Pumpkin carved by Mattie and Kristin…
With Halloween only a day away, these interesting facts should feed the frenzy of Americans who will spend $6.9 billion this year on this holiday. I don’t particularly care for being scared out of my wits, but I love carving pumpkins and eating candy, so there’s that.
Here are 20 interesting things about, or related to, Halloween.
1. Halloween, celebrated October 31st, is one of the world’s oldest holidays. While it is most popular in North America, it is celebrated around the globe.
2. Americans purchase nearly 600 million pounds of candy a year for Halloween. This is the equivalent of 16 billion fun size Snickers bars or 158 trillion individual Candy Corns.
3. According to a recent survey conducted by The National Confectioners’ Association (NCA), chocolate is the favorite Halloween candy for 72 percent of Americans.
4. Halloween candy sales average about 2 billion dollars annually in the United States.
5. A generous 74 percent of households will pass out candy to trick-or-treaters this year, and 72 percent of those intend to give 2-3 pieces per trick-or-treater.
6. The largest pumpkin ever measured was grown by lumber salesman Tim Mathison. It weighed in at 2,032 pounds and took 105 days to grow in his backyard.
7. The fastest time to carve one ton of pumpkins is 3 hours 33 minutes 49 seconds, and was achieved by Stephen Clarke at Harrah’s Casino Resort, Atlantic City, NJ on October 29, 2008.See the video here.
8. Using pumpkins as jack-o’-lanterns is a Celtic custom intended to welcome home the spirits of deceased ancestors while simultaneously warding off evil spirits, and the restless soul of “Stingy Jack”.
9. “Stingy Jack”, as the Irish myth goes, made it a habit of playing tricks on the Devil. Once Jack died, God didn’t want him in heaven and the devil, put off by his tricks, would not claim his soul either–sending him off to roam the earth at night with only a burning coal to light the way. “Stingy Jack” put that coal into a carved-out turnip and has been roaming the earth every since.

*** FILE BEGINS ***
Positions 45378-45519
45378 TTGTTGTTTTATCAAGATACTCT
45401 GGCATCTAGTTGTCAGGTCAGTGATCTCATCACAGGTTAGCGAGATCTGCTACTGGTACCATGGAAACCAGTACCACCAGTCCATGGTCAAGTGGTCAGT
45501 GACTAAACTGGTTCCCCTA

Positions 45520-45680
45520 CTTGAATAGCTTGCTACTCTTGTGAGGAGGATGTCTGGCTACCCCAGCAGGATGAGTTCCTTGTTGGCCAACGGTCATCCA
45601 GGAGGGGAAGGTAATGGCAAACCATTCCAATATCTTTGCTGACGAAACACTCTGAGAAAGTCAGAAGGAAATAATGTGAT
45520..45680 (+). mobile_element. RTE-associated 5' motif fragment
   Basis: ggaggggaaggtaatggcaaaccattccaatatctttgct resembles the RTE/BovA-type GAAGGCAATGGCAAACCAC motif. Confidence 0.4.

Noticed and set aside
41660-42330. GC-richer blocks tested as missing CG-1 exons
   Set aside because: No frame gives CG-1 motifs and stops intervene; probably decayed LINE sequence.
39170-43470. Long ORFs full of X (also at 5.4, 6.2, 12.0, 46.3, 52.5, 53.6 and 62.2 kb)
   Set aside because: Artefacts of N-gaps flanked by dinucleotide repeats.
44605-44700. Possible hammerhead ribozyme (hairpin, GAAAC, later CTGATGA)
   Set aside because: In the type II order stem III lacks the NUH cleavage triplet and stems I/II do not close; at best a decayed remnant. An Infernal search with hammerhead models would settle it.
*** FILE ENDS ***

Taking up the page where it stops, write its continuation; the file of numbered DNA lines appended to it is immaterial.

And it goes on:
10. According to 24/7 Wall St., who used data from market research firm, Information Resources, Inc., Hershey’s Company’s Reese’s took the spot as the #1 Halloween candy in 2012 with sales of just under $510 million. M&M’s was #2 with $500.82 million, and Snickers was #3 at $456.91 million.
11. Halloween is the 2nd most commercially successful holiday, with Christmas being the first.
12. Bobbing for apples is thought to have originated from the Roman harvest festival that honored Pomona, the goddess of fruit trees. Young unmarried people would bob for apples floating in water or hanging from a string, and the first to bite into the apple would be the next one allowed to marry.
13. The movie, “Halloween” (1978), was made in only 21 days on a very tight budget. They used the cheapest mask they could find for the Michael Meyers character, which turned out to be a William Shatner Star Trek mask. They spray-painted the mask, teased the hair, and reshaped the eye holes.
14. Samhainophobia is the fear of Halloween.
15. According to the National Retail Federation’s 2013 Top Costumes Survey, adults and kids are both choosing more traditional costumes this year. More than 5 million adults plan to dress as a witch, and 2.9 million as a Batman character. Children want to be princesses (3.8 million), an animal (2.8 million), or a Batman character (2.5 million).
16. Americans are expected to spend $2.6 billion on Halloween costumes, spending $1 billion on children’s costumes, $1.2 billion on adult costumes, and $330 million on pet costumes.
17. The average person will spend $75 on Halloween candy, costumes and decorations, bringing total spending to $6.9 billion; this represents an increase of nearly $30 since 2005.
18. The most lit jack-o’-lanterns on display at once is 30,581, and was achieved by the City of Keene, New Hampshire, USA, on October 19, 2013.
19. The famous magician Harry Houdini (1874-1926) died on Halloween night.
20. Many of our halloween superstitions have roots in the Middle Ages–for instance, concerns about black cats came from a time when many people believed witches avoided detection by turning into black cats.